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Places to Visit in Portland

While the fishing in Portland is pretty incredible, there are numerous other things to see and do when you’re not on the water. I have spent almost my entire life in the Portland area and have visited all the attractions that I’ve listed below. Until I did some research I didn’t realize how unique some of these places are so I’ve shared that information below, along with links to everything. There’s plenty of time to check out a place or two after your fishing trip or spend a day or more exploring all that Portland has to offer.

Washington Park

Dating back to 1871, Washington Park is one of the oldest parks in Portland. Over the years it has grown to 410 acres and contains many of the well-loved treasures of Portland – the Oregon Zoo, the World Forestry Center, Hoyt Arboretum, the International Rose Test Garden, and the Portland Japanese Garden – as well as an ADA playground, picnic areas, and tennis courts.

International Rose Test Garden

The oldest official continuously operated public rose test garden in the United States, featuring more than 10,000 roses. Pack a picnic lunch and check out the incredible skyline view, including Mt. Hood.

The Oregon Zoo

Opened in 1888, the Oregon Zoo focuses on conservation and education. You can spend a whole day enjoying all that the zoo has to over, including Elephant Lands, Stellar Cove, Predators of the Serengeti, and Birds of Prey.

Portland Japanese Garden

Proclaimed to be “the most beautiful and authentic Japanese garden in the world outside of Japan,” by His Excellency Nobuo Matsunaga, the former Ambassador of Japan to the United States. The garden contains an authentic Japanese Tea House, serene walkways, meandering streams, ponds, 8 different garden styles, and an incredible view of Mt. Hood.

Powell’s City of Books

The largest independent bookstore in the world with over a million books is open 365 days a year. You could easily lose yourself as you check out the 3,500 sections of books, but luckily there are maps and signs to help you navigate the the 68,000 square foot store which takes up a city block. Move from room to room (named for colors) as you explore more books than you imagined could exist in one location.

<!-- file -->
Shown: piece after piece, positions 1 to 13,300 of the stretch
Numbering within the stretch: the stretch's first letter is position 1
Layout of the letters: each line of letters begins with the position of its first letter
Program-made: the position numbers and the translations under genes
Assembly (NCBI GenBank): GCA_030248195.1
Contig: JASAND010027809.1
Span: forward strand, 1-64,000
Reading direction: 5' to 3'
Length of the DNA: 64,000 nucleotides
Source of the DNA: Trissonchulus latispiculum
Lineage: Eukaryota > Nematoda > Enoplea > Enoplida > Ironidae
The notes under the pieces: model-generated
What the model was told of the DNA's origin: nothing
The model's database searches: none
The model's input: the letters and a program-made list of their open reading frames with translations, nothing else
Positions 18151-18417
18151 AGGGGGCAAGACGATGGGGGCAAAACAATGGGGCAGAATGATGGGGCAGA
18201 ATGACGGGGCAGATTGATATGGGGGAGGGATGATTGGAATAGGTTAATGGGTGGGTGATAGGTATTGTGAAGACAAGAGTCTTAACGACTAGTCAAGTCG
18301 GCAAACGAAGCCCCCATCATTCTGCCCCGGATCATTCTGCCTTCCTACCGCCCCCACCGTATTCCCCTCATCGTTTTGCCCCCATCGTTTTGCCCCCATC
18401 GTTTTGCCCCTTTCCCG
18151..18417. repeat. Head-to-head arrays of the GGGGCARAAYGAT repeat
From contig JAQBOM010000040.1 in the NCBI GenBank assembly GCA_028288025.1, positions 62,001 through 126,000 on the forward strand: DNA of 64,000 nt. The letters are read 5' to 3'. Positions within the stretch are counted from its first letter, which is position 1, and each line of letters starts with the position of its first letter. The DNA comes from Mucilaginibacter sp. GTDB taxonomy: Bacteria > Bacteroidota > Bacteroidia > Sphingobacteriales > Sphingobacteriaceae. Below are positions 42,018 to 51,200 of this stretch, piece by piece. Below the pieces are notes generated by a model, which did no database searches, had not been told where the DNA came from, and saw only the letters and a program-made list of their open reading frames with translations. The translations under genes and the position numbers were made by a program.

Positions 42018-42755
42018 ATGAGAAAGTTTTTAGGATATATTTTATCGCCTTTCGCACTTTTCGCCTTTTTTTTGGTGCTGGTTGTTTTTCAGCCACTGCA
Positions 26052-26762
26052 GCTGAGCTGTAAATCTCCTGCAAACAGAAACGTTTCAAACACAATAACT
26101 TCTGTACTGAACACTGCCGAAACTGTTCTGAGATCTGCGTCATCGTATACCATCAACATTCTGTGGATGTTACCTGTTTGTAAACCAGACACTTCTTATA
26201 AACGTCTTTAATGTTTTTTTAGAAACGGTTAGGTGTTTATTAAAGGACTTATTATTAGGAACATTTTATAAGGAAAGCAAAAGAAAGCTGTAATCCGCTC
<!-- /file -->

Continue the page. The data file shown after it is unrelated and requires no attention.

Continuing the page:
City Parks

Portland is home to numerous city parks and you might want to explore a few while you’re here. Two noteworthy ones are Forest Park, one of the largest municipal parks in the country, and Mill Ends Park, the world’s smallest park.

Tryon Creek State Natural Area

The only Oregon state park within a major metropolitan area. Tryon Creek State Natural Area is a 665-acre day use area that includes 14 miles of hiking trails, 3.5 miles of horse trails (hikers are welcome, too), a 3-mile paved bike trail, and a 1/4 mile all-accessible trail. Take your choice of trail or loop depending on how easy or hard you would like your hike to be. There is also a Nature Center where you can learn more about the park and the incredible history of its land.

Portland Saturday Market

The largest continuously operating open-air arts and crafts market in the country was founded in 1974. You won’t find another market like the Portland Saturday Market. Everything is handmade and sold by the person who made it, giving shoppers the unique chance to talk to the creator and often see them at work. The market is open on Saturdays from March through Christmas Eve, and is actually open the entire week before Christmas for its annual “Festival of the Last Minute”. If you’re visiting Portland, the market is a great place to find a piece of Portland to take home with you.

Columbia River Gorge Waterfalls

The Columbia River Gorge is known worldwide for its windsurfing and waterfalls, including Multnomah Falls, Horsetail Falls, Latourell Falls, and Bridal Veil Falls. It’s a quick drive east on I-84 to hike in one of the most beautiful areas of the Pacific Northwest.

Mount Hood

Even better than getting a photo with Mt. Hood in the background, take a quick drive out Hwy 26 to visit the tallest mountain in Oregon while you’re in Portland. There’s camping, hiking, fishing, year-round skiing, and so much more depending on what time of year you’re here. It’s easy to include the Columbia River Gorge in your day trip by looping and coming back on I-84.

Let me know if you need any additional suggestions. I’m here to help make you fishing trip to Astoria the best that it can be.